The fitness coaches will have been rightly working on planning individual sessions based on the current fitness status of all the players and all the while monitoring their progress.  In particular, the fitness levels of the injured players will be highly scrutinised in an effort to ensure that any fitness loss is minimal.  The due who still haven't returned to full training, Pepe and Karim Benzema, will be slightly further behind Ronaldo, Ramos, Coentrao and Varane; and will therefore be likely to be working harder than the rest of the squad in days to come.

By this stage in the pre-season period, basic fitness levels will have been achieved and in the case of the fully fit players, will merely need a bit of fine tuning before next weekend.  With the injured players, though, and those whose fitness levels may be slightly below the levels that would be expected of them at this point in the pre-season period, the emphasis placed on individual planning and programming should yield the benefits.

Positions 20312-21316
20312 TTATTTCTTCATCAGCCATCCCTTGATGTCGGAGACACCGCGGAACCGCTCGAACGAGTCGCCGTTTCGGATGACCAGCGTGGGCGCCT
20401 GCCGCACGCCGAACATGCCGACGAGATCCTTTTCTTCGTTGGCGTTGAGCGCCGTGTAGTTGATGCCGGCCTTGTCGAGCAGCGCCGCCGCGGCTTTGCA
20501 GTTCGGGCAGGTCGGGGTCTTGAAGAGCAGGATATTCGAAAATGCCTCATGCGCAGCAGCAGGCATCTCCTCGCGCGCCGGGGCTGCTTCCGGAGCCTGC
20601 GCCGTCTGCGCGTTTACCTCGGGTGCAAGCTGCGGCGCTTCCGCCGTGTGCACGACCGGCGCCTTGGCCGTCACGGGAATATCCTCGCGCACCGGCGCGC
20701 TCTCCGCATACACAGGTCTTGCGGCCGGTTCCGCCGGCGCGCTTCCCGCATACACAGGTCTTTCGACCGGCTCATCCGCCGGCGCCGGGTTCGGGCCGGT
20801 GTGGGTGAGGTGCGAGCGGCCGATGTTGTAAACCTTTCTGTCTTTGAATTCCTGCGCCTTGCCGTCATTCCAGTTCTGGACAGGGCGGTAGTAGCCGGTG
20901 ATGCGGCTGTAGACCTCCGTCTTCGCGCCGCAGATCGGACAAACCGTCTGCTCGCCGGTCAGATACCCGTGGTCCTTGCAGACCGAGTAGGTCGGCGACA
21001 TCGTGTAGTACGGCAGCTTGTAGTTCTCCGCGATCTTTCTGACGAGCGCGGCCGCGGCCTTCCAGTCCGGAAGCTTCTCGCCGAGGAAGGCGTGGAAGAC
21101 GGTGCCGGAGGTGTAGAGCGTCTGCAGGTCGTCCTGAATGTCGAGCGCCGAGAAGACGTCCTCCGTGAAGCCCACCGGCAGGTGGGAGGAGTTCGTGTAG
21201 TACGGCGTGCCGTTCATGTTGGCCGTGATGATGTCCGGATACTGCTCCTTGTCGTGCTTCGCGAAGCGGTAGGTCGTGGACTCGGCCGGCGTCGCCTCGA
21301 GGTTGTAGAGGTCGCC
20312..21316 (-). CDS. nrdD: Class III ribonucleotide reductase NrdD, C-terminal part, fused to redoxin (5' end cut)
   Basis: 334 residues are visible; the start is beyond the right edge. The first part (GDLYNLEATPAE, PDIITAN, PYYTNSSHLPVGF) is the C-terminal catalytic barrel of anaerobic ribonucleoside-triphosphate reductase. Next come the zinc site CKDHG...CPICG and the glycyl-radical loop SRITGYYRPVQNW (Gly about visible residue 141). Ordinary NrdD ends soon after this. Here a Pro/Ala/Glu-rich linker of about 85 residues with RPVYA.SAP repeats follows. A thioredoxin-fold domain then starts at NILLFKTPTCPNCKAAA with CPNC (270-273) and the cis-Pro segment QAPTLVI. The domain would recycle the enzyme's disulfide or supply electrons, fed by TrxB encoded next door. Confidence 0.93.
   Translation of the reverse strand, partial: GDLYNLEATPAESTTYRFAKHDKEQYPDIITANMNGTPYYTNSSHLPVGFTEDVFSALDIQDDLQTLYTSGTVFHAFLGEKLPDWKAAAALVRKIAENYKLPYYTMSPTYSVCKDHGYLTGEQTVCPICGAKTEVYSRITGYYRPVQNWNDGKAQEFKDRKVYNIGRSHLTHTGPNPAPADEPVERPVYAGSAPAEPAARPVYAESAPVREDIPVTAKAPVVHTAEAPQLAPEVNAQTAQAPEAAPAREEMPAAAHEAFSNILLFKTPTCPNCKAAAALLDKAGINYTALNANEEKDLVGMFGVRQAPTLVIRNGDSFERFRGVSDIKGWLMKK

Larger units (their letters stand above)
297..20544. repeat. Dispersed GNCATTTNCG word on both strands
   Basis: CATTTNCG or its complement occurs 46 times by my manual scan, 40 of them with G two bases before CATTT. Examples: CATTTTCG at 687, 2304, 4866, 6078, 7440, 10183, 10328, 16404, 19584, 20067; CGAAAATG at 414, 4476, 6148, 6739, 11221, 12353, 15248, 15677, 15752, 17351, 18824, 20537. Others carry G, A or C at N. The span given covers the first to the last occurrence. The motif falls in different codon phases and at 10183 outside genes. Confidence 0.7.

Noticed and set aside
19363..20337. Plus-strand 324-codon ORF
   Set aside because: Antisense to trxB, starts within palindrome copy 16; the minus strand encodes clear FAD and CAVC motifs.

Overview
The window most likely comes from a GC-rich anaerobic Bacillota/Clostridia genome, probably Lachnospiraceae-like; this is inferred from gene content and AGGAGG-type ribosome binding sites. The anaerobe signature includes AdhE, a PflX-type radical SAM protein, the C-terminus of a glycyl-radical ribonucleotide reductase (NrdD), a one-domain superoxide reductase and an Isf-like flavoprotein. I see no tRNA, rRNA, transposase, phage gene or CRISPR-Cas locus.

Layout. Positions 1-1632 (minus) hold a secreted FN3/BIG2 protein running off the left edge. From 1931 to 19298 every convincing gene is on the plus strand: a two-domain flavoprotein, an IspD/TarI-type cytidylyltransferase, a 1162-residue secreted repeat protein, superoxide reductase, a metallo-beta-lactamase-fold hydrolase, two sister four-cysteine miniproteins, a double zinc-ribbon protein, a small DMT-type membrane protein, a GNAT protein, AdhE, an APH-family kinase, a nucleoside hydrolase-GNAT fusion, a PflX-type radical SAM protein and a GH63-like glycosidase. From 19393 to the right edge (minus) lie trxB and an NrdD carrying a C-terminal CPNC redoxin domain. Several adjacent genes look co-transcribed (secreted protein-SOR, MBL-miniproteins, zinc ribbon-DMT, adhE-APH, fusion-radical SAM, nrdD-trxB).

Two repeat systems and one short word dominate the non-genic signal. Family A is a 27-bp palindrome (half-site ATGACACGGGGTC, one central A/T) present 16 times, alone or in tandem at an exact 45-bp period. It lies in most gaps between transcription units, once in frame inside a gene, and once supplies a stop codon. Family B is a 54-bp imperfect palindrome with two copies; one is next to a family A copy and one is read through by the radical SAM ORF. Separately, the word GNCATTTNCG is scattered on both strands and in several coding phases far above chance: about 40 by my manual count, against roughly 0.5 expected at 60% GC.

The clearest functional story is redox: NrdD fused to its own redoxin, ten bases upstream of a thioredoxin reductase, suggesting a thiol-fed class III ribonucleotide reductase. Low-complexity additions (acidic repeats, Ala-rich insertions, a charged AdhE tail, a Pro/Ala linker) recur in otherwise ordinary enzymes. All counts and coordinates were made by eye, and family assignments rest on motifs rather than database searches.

So although there's a been a lot of talk about different players following different routines and everyone apparently having varying fitness levels, this will all be monitored and allowed for as part of the overall plan.  It's good that the Madrid backroom team are on the ball in that respect; although as always, the effectiveness of the planning will only be evident once the league season gets under way.  It's probably only then that we'll be able to relate fitness levels and treatment responses to actual game time.